Hypothetical #2. You have served in the Colorado State Senate for the last eight years. During that time, you have sponsored several pieces of legislation, but the one you’re most proud of is the bill to establish a state-funded community outreach program for youth involved in gangs. Since the bill passed six years ago, this program has been repeatedly recognized for successfully directing several young men and women away from gangs and into useful community service. Last week, you received a call from the president of the board of directors for the program. The executive director of the program has accepted a new position and is moving to Chicago. Because you were the bill sponsor, the board of directors is offering you the job. You don’t have any experience in operating this type of a program, but the pay is significantly more than you make as a legislator. You tell him you’ll think about it.
If you take this job, will you commit the crime of accepting compensation for past official behavior?
a. YES. Your vote for the bill created the program. As such, it was a vote that was favorable to the president and to the board of directors, and they are now offering to compensate you for it.
b. NO. Even though you will receive a pecuniary benefit – a job – as a result of legislation that you introduced and passed, voting for the bill did not directly benefit either the president or the board of directors; their offer of a job is not compensation for a vote in their favor.
c. NO. It’s a good program that benefits many people. You have the best understanding of the legislature’s intent in creating the program, so you are the best person to operate it.
d. YES. If you accept the job, you will receive compensation for having introduced and voted for the legislation.
The correct answer is b. Creating the program conferred a benefit on the community or on the public as a whole. It does not constitute a vote that is favorable to an individual or specific group of individuals. Because the vote for the bill was not a vote in favor of the individuals offering you the job, accepting the job would not constitute accepting compensation for past official behavior.
Misuse of official information: §18-8-402, C.R.S.
A legislator may be held criminally liable for misuse of official information if the legislator takes certain actions in contemplation of official actions to be taken by the legislator or the General Assembly or takes certain actions based on information that is not available to the public but is known by the legislator. Specifically, a legislator may commit misuse of official information if he or she knows that some official action will be taken or the legislator has some piece of nonpublic information, and the legislator acquires a pecuniary interest in property, a transaction, or an enterprise that may be affected by the action or the information, or if the legislator speculates on the basis of the action or the information. The legislator may also be guilty of misuse of official information if he or she wants to grant another person a special pecuniary benefit and does so by aiding, advising, or encouraging the other person to acquire a pecuniary interest or to speculate based on the action or the information. Misuse of official information is a class 6 felony punishable by a minimum of one year and a maximum of 18 months in prison, followed by a mandatory parole period of one year, or by a fine of at least $1,000 but not more than $100,000, or by both the fine and imprisonment.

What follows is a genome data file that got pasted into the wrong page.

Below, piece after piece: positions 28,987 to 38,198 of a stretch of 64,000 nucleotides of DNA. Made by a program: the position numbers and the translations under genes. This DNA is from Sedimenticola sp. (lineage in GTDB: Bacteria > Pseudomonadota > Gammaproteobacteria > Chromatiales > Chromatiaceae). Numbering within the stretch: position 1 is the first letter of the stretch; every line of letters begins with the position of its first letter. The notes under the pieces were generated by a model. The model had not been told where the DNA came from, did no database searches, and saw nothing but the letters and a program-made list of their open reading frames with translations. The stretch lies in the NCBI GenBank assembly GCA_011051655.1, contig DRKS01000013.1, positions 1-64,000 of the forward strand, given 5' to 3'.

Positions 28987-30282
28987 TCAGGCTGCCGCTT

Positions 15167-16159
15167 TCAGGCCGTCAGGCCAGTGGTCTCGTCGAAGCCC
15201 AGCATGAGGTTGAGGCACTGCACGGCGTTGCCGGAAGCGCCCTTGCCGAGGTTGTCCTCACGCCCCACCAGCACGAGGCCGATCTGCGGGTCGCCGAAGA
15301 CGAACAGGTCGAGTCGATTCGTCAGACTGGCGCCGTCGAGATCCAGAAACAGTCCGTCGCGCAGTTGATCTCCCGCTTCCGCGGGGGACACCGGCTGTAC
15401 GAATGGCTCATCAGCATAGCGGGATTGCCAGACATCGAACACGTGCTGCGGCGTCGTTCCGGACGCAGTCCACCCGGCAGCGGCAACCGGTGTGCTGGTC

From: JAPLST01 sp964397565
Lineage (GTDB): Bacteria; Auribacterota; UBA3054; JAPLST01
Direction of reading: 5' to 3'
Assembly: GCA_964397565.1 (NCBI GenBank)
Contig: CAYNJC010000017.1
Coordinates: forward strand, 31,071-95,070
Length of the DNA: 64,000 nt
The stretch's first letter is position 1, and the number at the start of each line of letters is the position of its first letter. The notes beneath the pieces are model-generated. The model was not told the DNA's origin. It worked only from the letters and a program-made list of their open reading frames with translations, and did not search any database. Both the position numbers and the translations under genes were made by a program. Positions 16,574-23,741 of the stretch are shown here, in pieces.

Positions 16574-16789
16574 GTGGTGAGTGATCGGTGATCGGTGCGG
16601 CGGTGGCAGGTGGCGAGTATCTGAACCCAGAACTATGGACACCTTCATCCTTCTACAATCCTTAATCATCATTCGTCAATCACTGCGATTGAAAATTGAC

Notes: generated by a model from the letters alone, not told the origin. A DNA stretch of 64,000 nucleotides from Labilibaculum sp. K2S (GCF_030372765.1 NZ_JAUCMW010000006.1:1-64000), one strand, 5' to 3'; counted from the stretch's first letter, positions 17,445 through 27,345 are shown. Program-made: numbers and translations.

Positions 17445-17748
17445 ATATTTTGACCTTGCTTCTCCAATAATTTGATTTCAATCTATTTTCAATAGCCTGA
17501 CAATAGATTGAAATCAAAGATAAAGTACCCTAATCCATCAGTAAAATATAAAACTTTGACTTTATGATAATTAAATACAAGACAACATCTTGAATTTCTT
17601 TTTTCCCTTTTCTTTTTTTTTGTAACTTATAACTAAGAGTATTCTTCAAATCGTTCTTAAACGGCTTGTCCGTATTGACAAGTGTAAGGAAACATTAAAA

This one is a bit confusing. Let’s take it for a test drive.
Hypothetical #3. You are sitting in the House Education Committee listening to testimony on a bill to allow CSU-Pueblo to open a new satellite campus in La Junta. Your ears perk up when the witnesses from CSU-Pueblo start describing exactly where the new campus will be located. It’s in the neighborhood you live in. You happen to know that the Lucky Licks Ice Cream Shop is located just across the street from where the new campus will be built and that Lucky Licks has been for sale for about two years. The committee passes the bill to the Committee of the Whole; you are the only committee member to vote against the bill. That evening, you make an offer on the Lucky Licks property, which is immediately accepted. You close on the property a month later. Two weeks after your closing, the General Assembly passes this very popular bill by a wide margin. You voted against the bill each time it came up for a vote in the House.
Have you committed the crime of misuse of official information?
a. NO. Authorization of the new campus and the location of the new campus was public information; anyone could have been smart enough to buy the ice cream shop.
b. NO. The campus won’t open for at least a year and there’s no guarantee that opening the campus will lead to higher profits at the ice cream shop.
c. YES. In contemplation of the legislature’s action to authorize the new campus, you bought a business that is likely to be more profitable because of that new campus.
d. NO. You never voted in favor of the bill, so you didn’t act in contemplation of any official action that you took.
The correct answer is c. In contemplation of the General Assembly’s action in authorizing CSU-Pueblo to open the new campus in La Junta, you acquired a pecuniary interest in property across the street from the new campus. This property – an ice cream shop – is likely to be affected by the General Assembly’s action in approving the bill because of the property’s location next to the new campus. Based on these facts, it appears that a district attorney could prove all of the elements of the crime of misuse of official information.